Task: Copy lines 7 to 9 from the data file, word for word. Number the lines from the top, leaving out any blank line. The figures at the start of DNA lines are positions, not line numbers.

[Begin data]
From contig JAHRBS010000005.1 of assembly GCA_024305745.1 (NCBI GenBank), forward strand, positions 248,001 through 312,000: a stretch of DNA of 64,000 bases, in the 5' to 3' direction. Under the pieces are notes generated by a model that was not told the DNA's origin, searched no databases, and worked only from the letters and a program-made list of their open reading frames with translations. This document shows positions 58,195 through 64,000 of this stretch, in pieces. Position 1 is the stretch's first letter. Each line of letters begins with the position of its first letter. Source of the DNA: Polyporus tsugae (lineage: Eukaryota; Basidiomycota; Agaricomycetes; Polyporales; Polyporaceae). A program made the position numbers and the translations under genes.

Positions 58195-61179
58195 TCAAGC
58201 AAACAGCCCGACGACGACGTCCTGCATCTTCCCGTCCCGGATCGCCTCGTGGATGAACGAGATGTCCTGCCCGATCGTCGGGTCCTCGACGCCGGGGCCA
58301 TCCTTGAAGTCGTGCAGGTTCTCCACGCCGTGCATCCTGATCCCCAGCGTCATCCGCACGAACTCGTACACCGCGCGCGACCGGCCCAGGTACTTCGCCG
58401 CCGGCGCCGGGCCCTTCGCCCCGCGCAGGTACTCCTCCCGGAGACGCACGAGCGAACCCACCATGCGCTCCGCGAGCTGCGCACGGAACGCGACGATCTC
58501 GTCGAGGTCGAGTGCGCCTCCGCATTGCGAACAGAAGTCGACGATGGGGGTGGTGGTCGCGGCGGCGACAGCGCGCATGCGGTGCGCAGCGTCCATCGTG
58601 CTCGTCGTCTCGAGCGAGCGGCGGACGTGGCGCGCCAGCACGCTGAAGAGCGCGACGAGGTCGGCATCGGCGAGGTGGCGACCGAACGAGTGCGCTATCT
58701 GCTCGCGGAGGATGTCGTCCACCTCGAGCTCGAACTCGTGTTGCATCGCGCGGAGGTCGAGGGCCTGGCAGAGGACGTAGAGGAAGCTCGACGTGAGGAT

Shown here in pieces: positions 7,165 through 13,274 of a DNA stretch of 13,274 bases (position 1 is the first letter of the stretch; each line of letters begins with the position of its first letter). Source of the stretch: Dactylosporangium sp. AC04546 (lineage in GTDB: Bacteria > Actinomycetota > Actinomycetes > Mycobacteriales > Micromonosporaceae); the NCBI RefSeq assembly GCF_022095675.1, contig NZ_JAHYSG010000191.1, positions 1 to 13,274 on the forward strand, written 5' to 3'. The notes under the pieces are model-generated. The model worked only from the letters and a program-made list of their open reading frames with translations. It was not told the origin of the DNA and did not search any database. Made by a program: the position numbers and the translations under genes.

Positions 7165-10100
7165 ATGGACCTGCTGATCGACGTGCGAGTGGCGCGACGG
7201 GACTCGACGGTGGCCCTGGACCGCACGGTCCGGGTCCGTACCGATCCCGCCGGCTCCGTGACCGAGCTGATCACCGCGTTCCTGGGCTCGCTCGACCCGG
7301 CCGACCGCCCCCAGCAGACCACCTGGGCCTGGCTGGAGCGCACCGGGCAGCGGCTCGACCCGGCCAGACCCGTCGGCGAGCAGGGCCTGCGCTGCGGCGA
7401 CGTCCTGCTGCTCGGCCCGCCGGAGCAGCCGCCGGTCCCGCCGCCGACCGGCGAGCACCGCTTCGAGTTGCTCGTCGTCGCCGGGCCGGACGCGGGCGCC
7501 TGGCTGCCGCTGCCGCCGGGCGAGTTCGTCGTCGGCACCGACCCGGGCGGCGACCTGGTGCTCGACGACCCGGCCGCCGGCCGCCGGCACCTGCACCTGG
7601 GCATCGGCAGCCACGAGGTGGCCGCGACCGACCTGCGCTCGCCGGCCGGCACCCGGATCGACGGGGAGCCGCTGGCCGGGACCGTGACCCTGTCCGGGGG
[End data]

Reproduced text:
58501 GTCGAGGTCGAGTGCGCCTCCGCATTGCGAACAGAAGTCGACGATGGGGGTGGTGGTCGCGGCGGCGACAGCGCGCATGCGGTGCGCAGCGTCCATCGTG
58601 CTCGTCGTCTCGAGCGAGCGGCGGACGTGGCGCGCCAGCACGCTGAAGAGCGCGACGAGGTCGGCATCGGCGAGGTGGCGACCGAACGAGTGCGCTATCT
58701 GCTCGCGGAGGATGTCGTCCACCTCGAGCTCGAACTCGTGTTGCATCGCGCGGAGGTCGAGGGCCTGGCAGAGGACGTAGAGGAAGCTCGACGTGAGGAT